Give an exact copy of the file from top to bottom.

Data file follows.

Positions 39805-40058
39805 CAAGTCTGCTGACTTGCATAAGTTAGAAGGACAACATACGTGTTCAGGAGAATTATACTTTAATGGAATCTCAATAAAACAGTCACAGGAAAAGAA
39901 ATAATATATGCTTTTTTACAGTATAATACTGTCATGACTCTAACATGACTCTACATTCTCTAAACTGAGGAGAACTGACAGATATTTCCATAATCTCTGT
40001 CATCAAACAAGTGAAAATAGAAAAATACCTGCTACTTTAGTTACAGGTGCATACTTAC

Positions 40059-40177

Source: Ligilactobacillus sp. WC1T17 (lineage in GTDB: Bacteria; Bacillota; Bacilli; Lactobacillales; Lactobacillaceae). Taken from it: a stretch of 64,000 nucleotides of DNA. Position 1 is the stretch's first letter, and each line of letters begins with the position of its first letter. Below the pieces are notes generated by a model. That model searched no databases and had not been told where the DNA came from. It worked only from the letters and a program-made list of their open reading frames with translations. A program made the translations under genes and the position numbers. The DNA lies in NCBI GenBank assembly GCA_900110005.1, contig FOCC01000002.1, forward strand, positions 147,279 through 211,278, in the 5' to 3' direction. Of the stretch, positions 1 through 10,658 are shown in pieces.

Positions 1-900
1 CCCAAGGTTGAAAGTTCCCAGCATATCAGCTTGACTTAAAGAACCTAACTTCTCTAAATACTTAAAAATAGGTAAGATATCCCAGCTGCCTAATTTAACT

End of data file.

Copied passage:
Positions 39805-40058
39805 CAAGTCTGCTGACTTGCATAAGTTAGAAGGACAACATACGTGTTCAGGAGAATTATACTTTAATGGAATCTCAATAAAACAGTCACAGGAAAAGAA
39901 ATAATATATGCTTTTTTACAGTATAATACTGTCATGACTCTAACATGACTCTACATTCTCTAAACTGAGGAGAACTGACAGATATTTCCATAATCTCTGT
40001 CATCAAACAAGTGAAAATAGAAAAATACCTGCTACTTTAGTTACAGGTGCATACTTAC

Positions 40059-40177

Source: Ligilactobacillus sp. WC1T17 (lineage in GTDB: Bacteria; Bacillota; Bacilli; Lactobacillales; Lactobacillaceae). Taken from it: a stretch of 64,000 nucleotides of DNA. Position 1 is the stretch's first letter, and each line of letters begins with the position of its first letter. Below the pieces are notes generated by a model. That model searched no databases and had not been told where the DNA came from. It worked only from the letters and a program-made list of their open reading frames with translations. A program made the translations under genes and the position numbers. The DNA lies in NCBI GenBank assembly GCA_900110005.1, contig FOCC01000002.1, forward strand, positions 147,279 through 211,278, in the 5' to 3' direction. Of the stretch, positions 1 through 10,658 are shown in pieces.

Positions 1-900
1 CCCAAGGTTGAAAGTTCCCAGCATATCAGCTTGACTTAAAGAACCTAACTTCTCTAAATACTTAAAAATAGGTAAGATATCCCAGCTGCCTAATTTAACT